Cannibalism in the Neolithic

  title={Cannibalism in the Neolithic},
  author={Paola Villa and Claude Bouville and J P Courtin and Daniel Helmer and Eric Mahieu and Paul A. Shipman and Giorgio Belluomini and Maril{\`i} Branca},
  pages={431 - 437}
Cannibalism is a provocative interpretation put forth repeatedly for practices at various prehistoric sites, yet it has been so poorly supported by objective evidence that later, more critical reviews almost invariably reject the proposal. The basic data essential to a rigorous assessment of a cannibalism hypothesis include precise contextual information, analysis of postcranial and cranial remains of humans and animals, and detailed bone modification studies. Such data are available from the… 

Topics from this paper

Cannibalism in prehistoric Europe
The key argument for the identification of prehistoric cannibalism is provided by analysis of close similarities in the treatment of human and animal remains. Such analysis requires precise data on
Villa et al. (1986:431) proposed that human skeletal material, recovered from the Neolithic levels of Fontbregoua Cave in southeastern France, exhibited particular attributes which indicated the
Neanderthal cannibalism at Moula-Guercy, Ardèche, France.
The inference of Neanderthal cannibalism at Moula-Guercy is based on comparative analysis of hominid and ungulate bone spatial distributions, modifications by stone tools, and skeletal part representations.
Archaeological Evidence for Cannibalism in Prehistoric Western Europe: from Homo antecessor to the Bronze Age
Archaeological studies of human cannibalism and its causes have never lacked controversy. The reasons for this are both the difficulties in identifying cannibalism and the inherent complexity, by the
Evidence of Early Cannibalism
The oldest human remains and tools that have been discovered in southem Europe (from 780,000 years ago) were described in two recent reports: "Lower Pleistocene hominids and artifacts from
Evidence for bronze age cannibalism in El Mirador Cave (Sierra de Atapuerca, Burgos, Spain).
During excavations of the Bronze Age levels at El Mirador Cave, a hole containing human remains was found. Taphonomic analysis revealed the existence of cutmarks, human toothmarks, cooking damage,
Kana Tamata or Feasts of Men: An Interdisciplinary Approach for Identifying Cannibalism in Prehistoric Fiji
It is concluded that mortuary rituals evidenced by sharp-force trauma may suggest non-nutritive and non-violent practices that may have included the consumption of small amounts of human flesh.
Cannibalism in Britain: Taphonomy of the Creswellian (Pleistocene) faunal and human remains from Gough's Cave (Somerset, England)
Summary of taphonomic modifications seen on the fossil bones from Gough’s Cave shows human skeletons are better represented than are those of any of the other large mammals, while metapodials and phalanges are abundant, but most limb bones are poorly represented.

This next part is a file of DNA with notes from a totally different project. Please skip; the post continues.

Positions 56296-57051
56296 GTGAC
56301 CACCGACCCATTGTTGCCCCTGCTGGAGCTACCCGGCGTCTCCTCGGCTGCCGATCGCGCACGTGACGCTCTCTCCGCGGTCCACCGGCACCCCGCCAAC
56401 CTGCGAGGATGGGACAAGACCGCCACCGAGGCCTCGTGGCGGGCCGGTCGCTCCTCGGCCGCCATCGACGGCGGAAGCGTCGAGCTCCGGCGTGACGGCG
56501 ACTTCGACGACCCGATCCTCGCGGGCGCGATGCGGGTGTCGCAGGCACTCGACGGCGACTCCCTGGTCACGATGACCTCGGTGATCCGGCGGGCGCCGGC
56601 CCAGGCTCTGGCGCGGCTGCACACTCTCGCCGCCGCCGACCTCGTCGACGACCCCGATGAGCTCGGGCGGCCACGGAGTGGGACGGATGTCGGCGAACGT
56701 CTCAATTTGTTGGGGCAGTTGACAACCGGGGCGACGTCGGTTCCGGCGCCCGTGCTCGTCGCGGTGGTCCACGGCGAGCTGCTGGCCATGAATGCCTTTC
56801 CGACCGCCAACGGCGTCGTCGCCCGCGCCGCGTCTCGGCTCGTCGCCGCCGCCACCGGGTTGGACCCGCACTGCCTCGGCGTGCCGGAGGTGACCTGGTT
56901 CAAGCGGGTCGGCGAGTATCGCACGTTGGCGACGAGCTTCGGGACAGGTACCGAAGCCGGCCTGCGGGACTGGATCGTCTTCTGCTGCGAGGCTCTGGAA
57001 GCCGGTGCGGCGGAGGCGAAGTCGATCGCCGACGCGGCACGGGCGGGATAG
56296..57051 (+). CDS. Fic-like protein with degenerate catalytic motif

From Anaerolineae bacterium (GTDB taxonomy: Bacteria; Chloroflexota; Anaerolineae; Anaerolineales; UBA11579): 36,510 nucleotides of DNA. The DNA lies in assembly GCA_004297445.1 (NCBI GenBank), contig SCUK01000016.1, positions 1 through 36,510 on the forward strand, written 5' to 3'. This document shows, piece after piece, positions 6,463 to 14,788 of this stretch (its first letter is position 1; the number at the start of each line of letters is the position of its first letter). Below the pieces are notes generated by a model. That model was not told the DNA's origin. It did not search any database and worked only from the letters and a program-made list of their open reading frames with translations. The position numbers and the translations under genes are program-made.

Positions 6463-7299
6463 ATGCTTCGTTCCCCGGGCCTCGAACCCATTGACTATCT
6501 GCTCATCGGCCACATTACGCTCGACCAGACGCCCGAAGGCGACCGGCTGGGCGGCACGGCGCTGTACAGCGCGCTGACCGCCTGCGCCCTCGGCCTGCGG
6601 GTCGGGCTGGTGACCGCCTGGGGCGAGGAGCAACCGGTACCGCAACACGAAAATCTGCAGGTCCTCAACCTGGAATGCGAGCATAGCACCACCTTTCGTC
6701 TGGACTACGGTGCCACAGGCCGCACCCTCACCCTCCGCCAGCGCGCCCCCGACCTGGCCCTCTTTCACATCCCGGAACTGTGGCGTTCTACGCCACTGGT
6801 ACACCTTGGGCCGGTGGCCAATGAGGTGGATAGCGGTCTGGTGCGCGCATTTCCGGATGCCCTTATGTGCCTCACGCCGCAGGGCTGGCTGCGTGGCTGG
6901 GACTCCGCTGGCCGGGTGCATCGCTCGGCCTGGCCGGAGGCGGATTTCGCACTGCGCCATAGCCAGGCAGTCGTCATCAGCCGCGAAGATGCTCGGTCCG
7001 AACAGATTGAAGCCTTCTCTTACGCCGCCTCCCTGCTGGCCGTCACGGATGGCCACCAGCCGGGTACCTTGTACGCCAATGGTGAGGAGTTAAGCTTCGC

Taphonomy and Site Formation of Azokh 1
This chapter aims to describe the complete scenario that existed during the Middle Pleistocene in Azokh Caves and the Lesser Caucasus area from the evidence provided by the fossil assemblages
Intergroup cannibalism in the European Early Pleistocene: the range expansion and imbalance of power hypotheses.
An analogy with chimpanzees is used to propose that the TD6 hominins mounted low-risk attacks on members of other groups to defend access to resources within their own territories and to try and expand their territories at the expense of neighboring groups.


Cannibalism and burial at Krapina
The frequencies of skeletal part preservation indicate that the Krapina Neanderthals were buried, by natural or human processes, soon after death.
A Survey of the Evidence for Intrahuman Killing in the Pleistocene
  • M. Roper
  • History
    Current Anthropology
  • 1969
This review article is a compilation of the concrete data available from the Pleistocene that has bearing on the subject of intrahuman killing and warfare. The two main sources of evidence are cave
Taphonomic analysis of late Pleistocene mastodon occurrences; evidence of butchery by North American paleo-Indians
Taphonomic analysis of several late Pleistocene mastodon ( Mammut americanum ) skeletons excavated in southern Michigan provides compelling evidence of mastodon butchery by Paleo-Indians. The
Early hominid hunting, butchering, and carcass-processing behaviors: Approaches to the fossil record
Different criteria currently used as evidence of hominid involvement with ancient bones are reviewed and it is concluded that the presence of cutmarks, verified by scanning electron microscope (SEM) inspection, is the most reliable.
Applications of Scanning Electron Microscopy to Taphonomic Problems *
  • P. Shipman
  • Materials Science, Medicine
    Annals of the New York Academy of Sciences
  • 1981
This paper focuses on the fossil or osteological evidence of once-living animals and its interpretation of artifacts and geological exposures and asks how badly each assemblage misrepresents the original collection of bones or species.
The interpretation of stratified sites: A view from underground
Abstract This paper reports on an experiment designed to study the role of trampling in the vertical dispersal of artifacts in the soil, and in the mixing of originally separate sets of materials.
Trampling as a cause of bone surface damage and pseudo-cutmarks
There have been many recent observations of trampling and its effect on bone surfaces1–8 as well as some experimental investigation of the process9–14. Although there is known to be a relationship
A replication technique for scanning electron microscopy: Applications for anthropologists
Scanning electron microscopy has become an increasingly useful tool for anthropologists, particularly because of the development of improved methods of replicating specimens. One of the best
Bones: AncientMen andModer Myths
  • 1981